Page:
Should I upgrade to Leopard?

86047

macrumors regular
Original poster
Oct 7, 2006
174
0
I am running a 1.33Ghz iBook G4 with 1GB of Ram, so my laptop is definitely up to the requirements.

I have a few concerns about upgrading, though.
- Apple says that Leopard requires 9.x GB of space. Is this on top of the space that Tiger takes up? I only have 10GB free on my 60GB hard drive. Of course, I don't have a need for any of the localization files and stuff.

- I really want a macbook, but A. I don't see it happening anytime in the near future and b. I don't really NEED it, since I'm not really doing anything that taxing right now. I'm basically doing student work and word processing. I did photography for a while that could have used a macbook, and I love it, but I decided that I would wait a couple of years since I have too much to do and spend money on right now to do/fund an expensive hobby like photography.
So I don't really need a new laptop, but if I ended up getting Leopard for my ibook, and then getting a macbook for say, Christmas or something, that would kind of suck since I just spent 129 bucks I didn't have to (or whatever it is with EDU pricing...)

The reason I want to upgrade is not really because of features, although the new UI and Finder etc. look extremely nice. What I'm most concerned about is losing support of my favorite freeware, etc. Do you know when developers start to require the next incremental release of OS X, because I am finding freeware day after day that I use.


So, is it worth it to upgrade to leopard, or would my money be better spent on something different, like a backup HD, as I'm always paranoid that one day my data is going to get flushed down the drain and I'm not serious enough about backing up. Leopard would be nice, but should I be worried about upgrading just yet?
 

CalBoy

macrumors 604
May 21, 2007
7,849
36
I think that you should wait until you iBook dies. If you're only doing things that would only have moderate benefits from Leopard, your $69 can be set aside so that in a few more months (or even a year) when your iBook does die on you, you'll have a fund ready to buy a new macbook.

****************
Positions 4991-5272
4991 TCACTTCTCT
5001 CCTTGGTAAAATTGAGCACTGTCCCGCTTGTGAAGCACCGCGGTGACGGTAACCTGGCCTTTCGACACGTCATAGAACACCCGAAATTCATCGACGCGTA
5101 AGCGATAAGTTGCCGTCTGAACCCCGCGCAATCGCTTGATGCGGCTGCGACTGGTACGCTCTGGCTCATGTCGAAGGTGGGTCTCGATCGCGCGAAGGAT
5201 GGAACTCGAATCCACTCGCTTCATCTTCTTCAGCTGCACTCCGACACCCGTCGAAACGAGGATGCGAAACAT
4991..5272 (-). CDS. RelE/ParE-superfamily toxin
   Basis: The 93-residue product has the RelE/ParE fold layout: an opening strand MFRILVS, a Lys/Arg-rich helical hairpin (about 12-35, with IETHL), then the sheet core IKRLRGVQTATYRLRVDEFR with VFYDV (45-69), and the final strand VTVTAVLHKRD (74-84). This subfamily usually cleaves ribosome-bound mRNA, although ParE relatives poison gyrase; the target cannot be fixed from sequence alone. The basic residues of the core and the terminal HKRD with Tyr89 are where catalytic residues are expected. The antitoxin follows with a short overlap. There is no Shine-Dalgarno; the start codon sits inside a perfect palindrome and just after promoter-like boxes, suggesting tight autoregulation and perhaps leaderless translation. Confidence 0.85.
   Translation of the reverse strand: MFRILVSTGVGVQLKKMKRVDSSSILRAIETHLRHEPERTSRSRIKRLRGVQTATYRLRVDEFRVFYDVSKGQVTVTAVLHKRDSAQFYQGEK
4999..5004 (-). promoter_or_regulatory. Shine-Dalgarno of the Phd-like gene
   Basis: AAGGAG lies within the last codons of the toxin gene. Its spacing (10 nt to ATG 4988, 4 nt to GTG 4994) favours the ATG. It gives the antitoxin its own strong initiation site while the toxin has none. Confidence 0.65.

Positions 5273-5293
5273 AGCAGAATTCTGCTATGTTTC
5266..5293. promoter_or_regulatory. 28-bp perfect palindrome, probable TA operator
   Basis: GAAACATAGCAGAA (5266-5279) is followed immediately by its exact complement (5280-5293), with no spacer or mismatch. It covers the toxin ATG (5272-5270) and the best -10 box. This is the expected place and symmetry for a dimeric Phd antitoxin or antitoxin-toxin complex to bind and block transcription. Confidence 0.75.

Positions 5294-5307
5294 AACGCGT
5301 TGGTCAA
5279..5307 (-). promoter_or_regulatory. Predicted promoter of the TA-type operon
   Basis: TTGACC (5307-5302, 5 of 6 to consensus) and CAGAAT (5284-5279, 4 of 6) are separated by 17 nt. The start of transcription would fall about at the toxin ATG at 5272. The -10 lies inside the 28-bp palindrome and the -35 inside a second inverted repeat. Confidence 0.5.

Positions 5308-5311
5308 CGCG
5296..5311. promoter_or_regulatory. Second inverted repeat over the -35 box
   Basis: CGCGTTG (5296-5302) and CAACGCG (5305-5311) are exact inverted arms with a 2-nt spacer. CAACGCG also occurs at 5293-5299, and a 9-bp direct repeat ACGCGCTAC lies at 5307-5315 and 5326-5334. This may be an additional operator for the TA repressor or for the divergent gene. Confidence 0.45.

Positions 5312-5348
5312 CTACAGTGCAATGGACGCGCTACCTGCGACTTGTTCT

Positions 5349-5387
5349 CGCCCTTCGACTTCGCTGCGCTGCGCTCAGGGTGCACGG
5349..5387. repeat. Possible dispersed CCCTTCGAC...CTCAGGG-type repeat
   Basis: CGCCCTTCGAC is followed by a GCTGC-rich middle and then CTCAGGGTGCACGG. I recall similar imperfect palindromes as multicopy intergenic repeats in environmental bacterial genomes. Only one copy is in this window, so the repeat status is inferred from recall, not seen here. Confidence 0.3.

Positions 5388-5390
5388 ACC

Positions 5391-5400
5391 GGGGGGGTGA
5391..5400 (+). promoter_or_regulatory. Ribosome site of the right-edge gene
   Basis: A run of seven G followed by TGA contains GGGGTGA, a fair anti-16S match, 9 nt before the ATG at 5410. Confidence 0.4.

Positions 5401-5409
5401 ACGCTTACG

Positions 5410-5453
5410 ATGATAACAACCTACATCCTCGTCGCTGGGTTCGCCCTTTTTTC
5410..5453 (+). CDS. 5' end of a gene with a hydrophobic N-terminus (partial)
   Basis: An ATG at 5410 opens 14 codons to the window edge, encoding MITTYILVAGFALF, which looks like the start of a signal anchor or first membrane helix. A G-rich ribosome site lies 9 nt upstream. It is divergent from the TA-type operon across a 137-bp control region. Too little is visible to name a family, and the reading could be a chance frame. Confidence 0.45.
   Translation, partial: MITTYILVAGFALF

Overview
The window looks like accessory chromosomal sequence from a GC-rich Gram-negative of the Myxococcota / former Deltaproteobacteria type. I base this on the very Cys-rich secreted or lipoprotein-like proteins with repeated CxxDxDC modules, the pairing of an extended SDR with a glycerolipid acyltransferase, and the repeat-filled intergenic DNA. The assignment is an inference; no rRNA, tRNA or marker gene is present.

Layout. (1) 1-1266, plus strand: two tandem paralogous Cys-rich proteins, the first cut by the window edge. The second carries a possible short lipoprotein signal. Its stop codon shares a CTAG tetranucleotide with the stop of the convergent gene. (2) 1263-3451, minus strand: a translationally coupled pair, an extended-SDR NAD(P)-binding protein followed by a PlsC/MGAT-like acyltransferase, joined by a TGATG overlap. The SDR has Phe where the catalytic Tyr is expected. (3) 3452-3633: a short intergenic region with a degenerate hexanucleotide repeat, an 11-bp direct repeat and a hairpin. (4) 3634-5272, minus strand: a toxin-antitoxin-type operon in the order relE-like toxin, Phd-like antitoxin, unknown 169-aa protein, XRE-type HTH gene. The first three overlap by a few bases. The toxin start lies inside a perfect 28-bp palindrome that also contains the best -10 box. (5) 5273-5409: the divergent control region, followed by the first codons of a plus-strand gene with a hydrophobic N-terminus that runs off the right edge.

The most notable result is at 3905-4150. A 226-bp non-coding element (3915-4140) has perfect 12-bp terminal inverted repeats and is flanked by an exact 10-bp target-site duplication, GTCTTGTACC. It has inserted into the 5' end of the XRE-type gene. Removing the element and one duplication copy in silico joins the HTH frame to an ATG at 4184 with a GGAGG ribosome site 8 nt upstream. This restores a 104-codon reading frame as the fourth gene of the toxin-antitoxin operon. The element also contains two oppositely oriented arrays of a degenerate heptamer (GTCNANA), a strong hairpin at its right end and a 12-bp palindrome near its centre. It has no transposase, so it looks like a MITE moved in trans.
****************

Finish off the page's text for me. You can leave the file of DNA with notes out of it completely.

QuarterSwede

macrumors G3
Oct 1, 2005
9,233
1,236
Colorado Springs, CO
You'll definitely benefit from Spaces on your iBook, I know I have on my 12" PB.

Leopard definitely takes up more space and I don't really recommend the Upgrade as Leopard was buggy for me after I did that. I've since done an Erase & Install and Leopard runs beautifully without a hitch (easily as fast as Tiger). The networking in Leopard is finally what one would expect from the 21st century (meaning it's super fast and lag free).

If you don't have a backup I'd recommend getting one, not only because Time Machine is brilliantly easy, but because you'll be able to backup your drive then do an erase & install and use the setup assistant to migrate all your files, settings, iTunes & iPhoto ratings, etc. It's quite perfect really.

I think that you should wait until you iBook dies. If you're only doing things that would only have moderate benefits from Leopard, your $69 can be set aside so that in a few more months (or even a year) when your iBook does die on you, you'll have a fund ready to buy a new macbook.
This is a good point if you're looking to buy a MacBook (great machine) in the coming months.
 

86047

macrumors regular
Original poster
Oct 7, 2006
174
0
You'll definitely benefit from Spaces on your iBook, I know I have on my 12" PB.

Leopard definitely takes up more space and I don't really recommend the Upgrade as Leopard was buggy for me after I did that. I've since done an Erase & Install and Leopard runs beautifully without a hitch (easily as fast as Tiger). The networking in Leopard is finally what one would expect from the 21st century (meaning it's super fast and lag free).